The nozzles that Arun created atomize water by converting one drop into a lot of droplets. Under normal water flow, when you wash your hands, only one layer cleans your hand, while other layers just flow into the drain. Even if we try to be stringent, we end up wasting water.
Atomization creates only one layer of water on your hand. Every drop coming out of the tap is directed towards cleaning your hand and only then does it go into the drain. It’s not only about how much water you save, but also how effectively you wash your hands or clean your utensils.
“With a greater surface area coverage, you can get your utensils cleaned in much less time. Moreover, the force of the mist ensures that tough stains are scrubbed efficiently too,” says the company website.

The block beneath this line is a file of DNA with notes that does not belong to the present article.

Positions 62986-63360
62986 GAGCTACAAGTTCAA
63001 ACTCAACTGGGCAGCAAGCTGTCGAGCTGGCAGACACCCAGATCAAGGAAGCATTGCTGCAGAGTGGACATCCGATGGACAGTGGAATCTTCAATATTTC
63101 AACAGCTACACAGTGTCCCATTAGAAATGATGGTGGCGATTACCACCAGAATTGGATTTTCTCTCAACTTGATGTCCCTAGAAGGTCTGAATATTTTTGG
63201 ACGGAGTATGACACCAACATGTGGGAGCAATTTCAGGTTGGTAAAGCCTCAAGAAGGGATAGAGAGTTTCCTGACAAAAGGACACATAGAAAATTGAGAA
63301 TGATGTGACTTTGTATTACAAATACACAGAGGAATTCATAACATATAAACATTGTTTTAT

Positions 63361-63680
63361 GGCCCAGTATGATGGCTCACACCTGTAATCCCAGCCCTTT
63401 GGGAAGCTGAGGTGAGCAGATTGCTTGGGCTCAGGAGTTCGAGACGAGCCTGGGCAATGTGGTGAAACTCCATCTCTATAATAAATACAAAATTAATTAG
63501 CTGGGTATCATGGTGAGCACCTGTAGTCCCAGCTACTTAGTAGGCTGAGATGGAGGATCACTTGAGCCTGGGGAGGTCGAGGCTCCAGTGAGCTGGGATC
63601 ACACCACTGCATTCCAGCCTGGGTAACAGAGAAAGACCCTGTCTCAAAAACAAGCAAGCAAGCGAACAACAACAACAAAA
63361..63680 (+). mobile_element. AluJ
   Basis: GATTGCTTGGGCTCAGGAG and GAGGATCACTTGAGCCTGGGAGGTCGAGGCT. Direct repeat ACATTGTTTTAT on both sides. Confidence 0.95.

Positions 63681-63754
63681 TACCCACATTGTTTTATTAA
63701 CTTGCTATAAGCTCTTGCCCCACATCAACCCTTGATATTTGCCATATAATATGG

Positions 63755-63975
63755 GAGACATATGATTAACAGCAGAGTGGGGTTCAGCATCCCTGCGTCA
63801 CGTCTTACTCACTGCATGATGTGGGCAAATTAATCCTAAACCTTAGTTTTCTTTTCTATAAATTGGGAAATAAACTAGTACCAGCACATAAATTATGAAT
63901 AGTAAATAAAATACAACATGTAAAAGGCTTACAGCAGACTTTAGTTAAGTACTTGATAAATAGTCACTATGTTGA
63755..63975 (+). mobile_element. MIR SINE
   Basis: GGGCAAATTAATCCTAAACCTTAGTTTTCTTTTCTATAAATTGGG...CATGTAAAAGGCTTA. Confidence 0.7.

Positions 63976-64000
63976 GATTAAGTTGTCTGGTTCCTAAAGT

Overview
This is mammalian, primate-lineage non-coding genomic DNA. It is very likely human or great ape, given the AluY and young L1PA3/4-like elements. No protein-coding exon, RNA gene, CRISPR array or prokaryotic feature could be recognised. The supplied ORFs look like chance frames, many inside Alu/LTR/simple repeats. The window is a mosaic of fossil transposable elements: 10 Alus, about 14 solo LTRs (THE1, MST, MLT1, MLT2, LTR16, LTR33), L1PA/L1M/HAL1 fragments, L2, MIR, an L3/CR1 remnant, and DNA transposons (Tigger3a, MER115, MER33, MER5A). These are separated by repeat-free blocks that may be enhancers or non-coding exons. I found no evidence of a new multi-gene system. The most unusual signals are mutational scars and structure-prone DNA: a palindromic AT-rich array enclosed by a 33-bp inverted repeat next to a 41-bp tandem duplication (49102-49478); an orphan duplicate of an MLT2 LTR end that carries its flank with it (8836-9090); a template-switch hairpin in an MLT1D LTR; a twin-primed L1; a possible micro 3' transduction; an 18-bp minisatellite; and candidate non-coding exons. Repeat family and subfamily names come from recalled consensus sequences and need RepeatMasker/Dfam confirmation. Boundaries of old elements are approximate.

Following successful demonstrations, many corporations in Chennai began approaching Earth Fokus, starting with Cognizant. They were the first ones to install these nozzles before the water scarcity hit Chennai, and thus, prepared for the current crisis.
“One office building can save close to 7,000 litres a day, and the Cognizant facility alone has three buildings. Thus, one facility can save nearly 20,000-21,000 litres a day. In a year, they can achieve savings of up to one crore litres. That’s the difference,” says Arun.
In a statement, Cognizant claimed, “We have installed special nozzles into washbasin taps that help us make the best use of available water. These nozzles reduce the water flow to a mist, bringing down water consumption by 80% and preventing wastage.”